Civil-rights movement veterans say they understood the historic nature of their activism might one day be the subject of museum — they just didn’t know when or where.
Jerelean Funchess helped register black voters in Jackson and was arrested outside the city jail for protesting the abuse of civil-rights activists, hundreds of whom were arrested and detained at the Mississippi State Fairgrounds, which the state’s new Civil Rights and History museums now overlook.
Despite the state’s role in those arrests, Funchess said she imagined a day when those activists would be recognized.
“I had faith that we would have a civil-rights museum, but I had no idea that it would be joined with the Mississippi history museum,” she said as she stood in line to enter the building.
“I think this is going to be extremely important for our youth, our students growing up, to give them some knowledge and wisdom of the truth of what happened in the ’60s and hopefully give them some hope towards a better future,” Funchess said.
George Smith said he became a guinea pig at the request of Medgar Evers, who asked Smith to attempt to register to vote. From there, he began attending mass meetings and working with his brother, pioneering physician Dr. Robert Smith, on health-care access for African Americans.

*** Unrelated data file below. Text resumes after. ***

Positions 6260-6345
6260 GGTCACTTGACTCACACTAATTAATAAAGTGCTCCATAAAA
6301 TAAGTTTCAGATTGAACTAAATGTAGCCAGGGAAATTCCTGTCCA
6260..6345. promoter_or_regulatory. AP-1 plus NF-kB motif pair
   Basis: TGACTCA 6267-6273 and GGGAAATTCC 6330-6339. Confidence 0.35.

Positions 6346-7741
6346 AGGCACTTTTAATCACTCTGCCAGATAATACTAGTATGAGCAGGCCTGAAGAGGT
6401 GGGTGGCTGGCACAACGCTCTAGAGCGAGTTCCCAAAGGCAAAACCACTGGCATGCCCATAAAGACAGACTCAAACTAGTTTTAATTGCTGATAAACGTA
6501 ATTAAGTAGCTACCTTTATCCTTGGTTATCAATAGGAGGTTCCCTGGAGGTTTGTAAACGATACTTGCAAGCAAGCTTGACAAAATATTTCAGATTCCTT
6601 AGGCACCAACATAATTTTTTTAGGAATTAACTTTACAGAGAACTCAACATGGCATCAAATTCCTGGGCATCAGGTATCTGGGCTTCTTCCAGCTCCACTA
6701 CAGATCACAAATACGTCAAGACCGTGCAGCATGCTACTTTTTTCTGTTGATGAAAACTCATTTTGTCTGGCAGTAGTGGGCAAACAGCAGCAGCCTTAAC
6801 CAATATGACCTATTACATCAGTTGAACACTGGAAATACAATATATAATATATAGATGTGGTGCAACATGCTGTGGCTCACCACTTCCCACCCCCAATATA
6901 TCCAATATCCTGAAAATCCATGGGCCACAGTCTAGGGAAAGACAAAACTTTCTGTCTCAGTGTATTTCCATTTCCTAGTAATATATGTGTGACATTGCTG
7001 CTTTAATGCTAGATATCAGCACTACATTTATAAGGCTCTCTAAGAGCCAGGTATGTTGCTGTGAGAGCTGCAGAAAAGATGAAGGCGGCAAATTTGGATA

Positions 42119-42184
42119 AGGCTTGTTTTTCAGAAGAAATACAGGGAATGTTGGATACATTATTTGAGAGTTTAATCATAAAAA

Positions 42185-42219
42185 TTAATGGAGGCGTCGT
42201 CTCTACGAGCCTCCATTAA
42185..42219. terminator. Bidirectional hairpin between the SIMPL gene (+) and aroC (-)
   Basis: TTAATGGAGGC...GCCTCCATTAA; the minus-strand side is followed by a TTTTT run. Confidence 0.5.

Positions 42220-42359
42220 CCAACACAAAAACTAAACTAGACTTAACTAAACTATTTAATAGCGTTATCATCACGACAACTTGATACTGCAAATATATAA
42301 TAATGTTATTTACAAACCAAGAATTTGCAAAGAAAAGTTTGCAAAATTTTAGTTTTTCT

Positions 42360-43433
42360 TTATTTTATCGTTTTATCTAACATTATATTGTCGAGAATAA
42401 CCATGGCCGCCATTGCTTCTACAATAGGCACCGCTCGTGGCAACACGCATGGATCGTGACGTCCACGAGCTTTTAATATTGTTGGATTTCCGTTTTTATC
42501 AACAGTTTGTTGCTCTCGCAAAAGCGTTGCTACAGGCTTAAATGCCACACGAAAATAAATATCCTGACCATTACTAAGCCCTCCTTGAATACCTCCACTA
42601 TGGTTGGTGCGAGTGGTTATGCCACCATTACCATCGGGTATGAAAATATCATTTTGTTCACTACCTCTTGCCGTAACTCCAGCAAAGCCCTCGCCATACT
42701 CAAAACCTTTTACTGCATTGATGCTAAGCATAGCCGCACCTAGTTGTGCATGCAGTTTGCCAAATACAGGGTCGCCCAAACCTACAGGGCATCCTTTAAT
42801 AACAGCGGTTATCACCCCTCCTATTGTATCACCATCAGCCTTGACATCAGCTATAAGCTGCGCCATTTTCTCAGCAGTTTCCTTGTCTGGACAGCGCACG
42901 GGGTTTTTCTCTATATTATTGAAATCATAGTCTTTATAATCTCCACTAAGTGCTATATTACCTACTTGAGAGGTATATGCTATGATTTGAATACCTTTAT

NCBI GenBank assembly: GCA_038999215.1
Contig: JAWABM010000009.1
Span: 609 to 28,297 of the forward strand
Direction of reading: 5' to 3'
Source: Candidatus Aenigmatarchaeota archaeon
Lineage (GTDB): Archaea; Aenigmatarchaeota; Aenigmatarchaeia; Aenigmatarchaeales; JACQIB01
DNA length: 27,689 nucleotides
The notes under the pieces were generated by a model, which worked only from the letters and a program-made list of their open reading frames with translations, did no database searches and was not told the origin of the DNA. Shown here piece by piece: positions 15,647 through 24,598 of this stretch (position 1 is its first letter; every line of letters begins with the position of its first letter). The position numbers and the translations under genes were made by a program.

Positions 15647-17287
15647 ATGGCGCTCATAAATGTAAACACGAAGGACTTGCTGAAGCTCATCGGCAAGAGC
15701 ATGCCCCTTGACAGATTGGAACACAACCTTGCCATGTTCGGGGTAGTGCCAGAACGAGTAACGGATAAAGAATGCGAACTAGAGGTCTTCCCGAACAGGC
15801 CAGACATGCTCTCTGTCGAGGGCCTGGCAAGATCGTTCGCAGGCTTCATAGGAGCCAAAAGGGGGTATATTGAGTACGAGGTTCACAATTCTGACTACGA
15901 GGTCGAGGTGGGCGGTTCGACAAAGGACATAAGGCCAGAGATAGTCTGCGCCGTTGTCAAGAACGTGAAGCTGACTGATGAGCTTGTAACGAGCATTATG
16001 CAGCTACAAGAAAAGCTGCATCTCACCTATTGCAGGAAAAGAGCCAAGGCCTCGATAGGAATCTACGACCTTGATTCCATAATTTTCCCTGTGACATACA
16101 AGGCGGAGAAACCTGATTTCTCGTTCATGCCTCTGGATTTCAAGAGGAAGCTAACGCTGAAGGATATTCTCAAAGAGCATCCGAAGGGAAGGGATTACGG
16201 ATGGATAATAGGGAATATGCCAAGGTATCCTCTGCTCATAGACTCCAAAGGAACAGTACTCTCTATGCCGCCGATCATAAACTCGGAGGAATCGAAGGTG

“I didn’t do a lot of marching but I did a lot of supporting so I’m just happy to see the museum here and be a catalyst for it,” said Smith, a retired Hinds County supervisor.
Hollis Watkins, a former organizer in the Student Nonviolent Coordinating Committee who worked with Vernon Dahmer and Bob Moses, also believed there would one day be a museum. Watkins initially preferred the museum to be located at Tougaloo College, his alma mater and a training ground during Freedom Summer.
“Looking at the photographs, mementos and the material as a whole I felt a fairly decent job had been done and could live with the road we were traveling so long as we didn’t get off that road,” Watkins said, adding that he wants to keep working with the museum to include more movement veterans.
Charlie Butts was a different kind of civil rights movement veteran. Butts was an editor and publisher of the Mississippi Free Press, which inspired the name of a local weekly newspaper in Jackson.
The Free Press, which Medgar Evers helped start, stood in stark contrast to the Jackson Daily News and Clarion-Ledger, both of which supported the white Citizens Council. Butts, who lives in Cleveland, Ohio, said the presence of journalists helped protect activists.
“The thing about Medgar that people don’t remember is that he was here in the ’50s when he was almost by himself. There was no national press,” Butts said about Evers’ courage. “That (the presence of media) gave us some protection, but he had none. He was really alone.”